Know the ending before you start.


An eighty-six point victory, Richmond’s biggest win over St. Kilda since 1985.


The excellent ending to the saga took place at the Sporting Globe Bar and Grill on the night before I watched the replay. All of my workmates joined in the rendition of We’re From Tigerland at the end of the game. So did the boys on the next table. Even the Saints supporters sang along and Bill, who barracks for Carlton, agrees that the Tigers have the best song.



ST KILDA         3.4     4.5     6.6     7.6     (48)
    3.3     8.6     15.12     20.14     (134) 


St Kilda:
Higgins 2, Lonie 2, Hunter, King, Butler
Riewoldt 5, Lynch 3, Graham 3, Castagna 2, Rioli 2, Pickett, Edwards, Martin, Bolton, Aarts 


St Kilda: Clark, Steele, Coffield, Battle
Richmond: Edwards, Bolton, Riewoldt, Martin, Graham, Lynch, Cotchin


St Kilda: Jones (soreness) replaced in selected side by Dunstan, Marshall (foot) replaced in selected side by Hunter, Webster (groin)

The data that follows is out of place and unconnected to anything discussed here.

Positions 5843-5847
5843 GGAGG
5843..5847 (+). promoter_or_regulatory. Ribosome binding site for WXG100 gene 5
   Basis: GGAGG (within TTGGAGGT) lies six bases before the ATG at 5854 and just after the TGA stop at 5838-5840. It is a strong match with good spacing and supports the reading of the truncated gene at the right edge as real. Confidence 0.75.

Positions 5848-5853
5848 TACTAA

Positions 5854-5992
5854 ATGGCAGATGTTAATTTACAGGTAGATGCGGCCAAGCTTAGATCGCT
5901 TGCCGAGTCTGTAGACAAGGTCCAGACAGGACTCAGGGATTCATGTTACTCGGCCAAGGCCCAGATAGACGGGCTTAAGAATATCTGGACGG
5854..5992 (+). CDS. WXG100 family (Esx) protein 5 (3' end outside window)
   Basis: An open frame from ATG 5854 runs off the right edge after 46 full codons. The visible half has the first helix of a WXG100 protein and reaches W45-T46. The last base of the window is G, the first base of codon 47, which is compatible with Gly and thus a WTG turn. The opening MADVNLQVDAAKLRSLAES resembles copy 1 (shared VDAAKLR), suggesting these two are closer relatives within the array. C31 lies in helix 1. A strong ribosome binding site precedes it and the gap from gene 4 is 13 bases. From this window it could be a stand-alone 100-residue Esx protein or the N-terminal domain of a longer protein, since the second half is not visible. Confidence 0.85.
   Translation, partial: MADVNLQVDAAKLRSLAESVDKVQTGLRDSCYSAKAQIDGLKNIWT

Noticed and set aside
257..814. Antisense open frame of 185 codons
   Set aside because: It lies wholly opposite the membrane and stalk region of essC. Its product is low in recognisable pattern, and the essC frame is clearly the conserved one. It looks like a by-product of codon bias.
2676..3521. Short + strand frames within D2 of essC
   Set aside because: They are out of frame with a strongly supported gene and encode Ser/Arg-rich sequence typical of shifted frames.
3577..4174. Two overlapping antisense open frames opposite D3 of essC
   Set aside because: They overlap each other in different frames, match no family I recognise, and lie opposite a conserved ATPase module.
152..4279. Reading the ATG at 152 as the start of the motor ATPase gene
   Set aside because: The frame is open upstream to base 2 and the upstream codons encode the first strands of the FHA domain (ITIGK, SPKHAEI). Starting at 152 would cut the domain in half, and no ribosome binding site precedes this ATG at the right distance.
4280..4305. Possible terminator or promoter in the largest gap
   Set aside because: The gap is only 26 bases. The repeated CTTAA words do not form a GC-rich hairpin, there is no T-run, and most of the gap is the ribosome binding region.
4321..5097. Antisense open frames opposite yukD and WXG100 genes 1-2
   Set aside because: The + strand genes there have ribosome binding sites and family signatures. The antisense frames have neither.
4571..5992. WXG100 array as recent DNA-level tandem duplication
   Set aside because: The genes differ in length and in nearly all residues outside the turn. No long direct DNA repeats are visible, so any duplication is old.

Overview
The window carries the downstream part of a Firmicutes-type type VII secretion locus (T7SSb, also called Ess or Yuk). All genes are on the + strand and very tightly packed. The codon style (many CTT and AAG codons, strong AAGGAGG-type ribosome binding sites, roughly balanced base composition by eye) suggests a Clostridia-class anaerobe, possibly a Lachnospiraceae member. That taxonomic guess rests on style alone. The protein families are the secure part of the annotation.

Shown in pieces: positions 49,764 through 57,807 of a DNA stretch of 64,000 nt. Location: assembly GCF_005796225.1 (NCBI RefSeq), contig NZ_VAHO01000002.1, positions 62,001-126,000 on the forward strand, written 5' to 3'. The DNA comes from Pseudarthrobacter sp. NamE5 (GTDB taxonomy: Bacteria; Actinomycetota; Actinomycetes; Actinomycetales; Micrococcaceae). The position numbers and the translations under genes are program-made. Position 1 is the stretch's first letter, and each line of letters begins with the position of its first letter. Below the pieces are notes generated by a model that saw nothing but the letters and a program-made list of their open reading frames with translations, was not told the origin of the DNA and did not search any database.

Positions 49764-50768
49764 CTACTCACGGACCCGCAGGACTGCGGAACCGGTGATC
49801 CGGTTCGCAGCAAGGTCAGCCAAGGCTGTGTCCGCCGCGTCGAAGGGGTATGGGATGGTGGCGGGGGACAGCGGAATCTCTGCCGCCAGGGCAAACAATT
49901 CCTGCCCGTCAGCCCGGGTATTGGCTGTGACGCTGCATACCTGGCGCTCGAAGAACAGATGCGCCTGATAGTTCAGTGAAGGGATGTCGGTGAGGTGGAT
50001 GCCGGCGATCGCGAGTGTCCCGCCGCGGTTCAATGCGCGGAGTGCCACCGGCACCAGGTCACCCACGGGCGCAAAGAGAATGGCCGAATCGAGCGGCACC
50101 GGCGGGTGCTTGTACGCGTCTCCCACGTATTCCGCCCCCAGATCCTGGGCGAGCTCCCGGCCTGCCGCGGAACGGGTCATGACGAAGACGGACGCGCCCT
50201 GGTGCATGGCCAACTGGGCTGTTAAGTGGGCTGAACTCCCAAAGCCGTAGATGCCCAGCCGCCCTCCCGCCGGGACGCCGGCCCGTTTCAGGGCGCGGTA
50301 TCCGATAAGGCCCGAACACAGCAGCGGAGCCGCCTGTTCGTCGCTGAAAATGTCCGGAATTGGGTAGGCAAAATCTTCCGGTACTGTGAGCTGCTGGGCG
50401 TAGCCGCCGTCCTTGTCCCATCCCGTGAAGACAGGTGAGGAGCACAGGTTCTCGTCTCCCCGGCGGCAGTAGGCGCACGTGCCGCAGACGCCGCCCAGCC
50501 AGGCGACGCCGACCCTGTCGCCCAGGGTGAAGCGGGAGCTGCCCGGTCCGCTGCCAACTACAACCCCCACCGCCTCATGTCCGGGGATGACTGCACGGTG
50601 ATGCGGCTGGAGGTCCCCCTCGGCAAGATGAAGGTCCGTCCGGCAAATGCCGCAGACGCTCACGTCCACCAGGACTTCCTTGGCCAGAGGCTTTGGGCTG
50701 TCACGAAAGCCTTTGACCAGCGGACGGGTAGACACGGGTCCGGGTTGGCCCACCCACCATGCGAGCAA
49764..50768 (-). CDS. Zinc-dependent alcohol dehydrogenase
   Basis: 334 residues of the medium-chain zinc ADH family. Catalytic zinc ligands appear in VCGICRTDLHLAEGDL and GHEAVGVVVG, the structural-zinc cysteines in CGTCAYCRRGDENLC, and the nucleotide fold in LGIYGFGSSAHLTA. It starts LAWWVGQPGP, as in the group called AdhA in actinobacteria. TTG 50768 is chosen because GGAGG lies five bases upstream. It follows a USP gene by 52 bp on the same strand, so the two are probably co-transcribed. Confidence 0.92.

Richmond: Nil


St Kilda: Long (replaced Webster)
Richmond: Ross (unused)



To read more from John, click HERE.


To return to the  home page click HERE


Our writers are independent contributors. The opinions expressed in their articles are their own. They are not the views, nor do they reflect the views, of Malarkey Publications.


Do you enjoy the Almanac concept?
And want to ensure it continues in its current form, and better? To help keep things ticking over please consider making your own contribution.


Become an Almanac (annual) member – CLICK HERE
One-off financial contribution – CLICK HERE
Regular financial contribution (monthly EFT) – CLICK HERE



Leave a Comment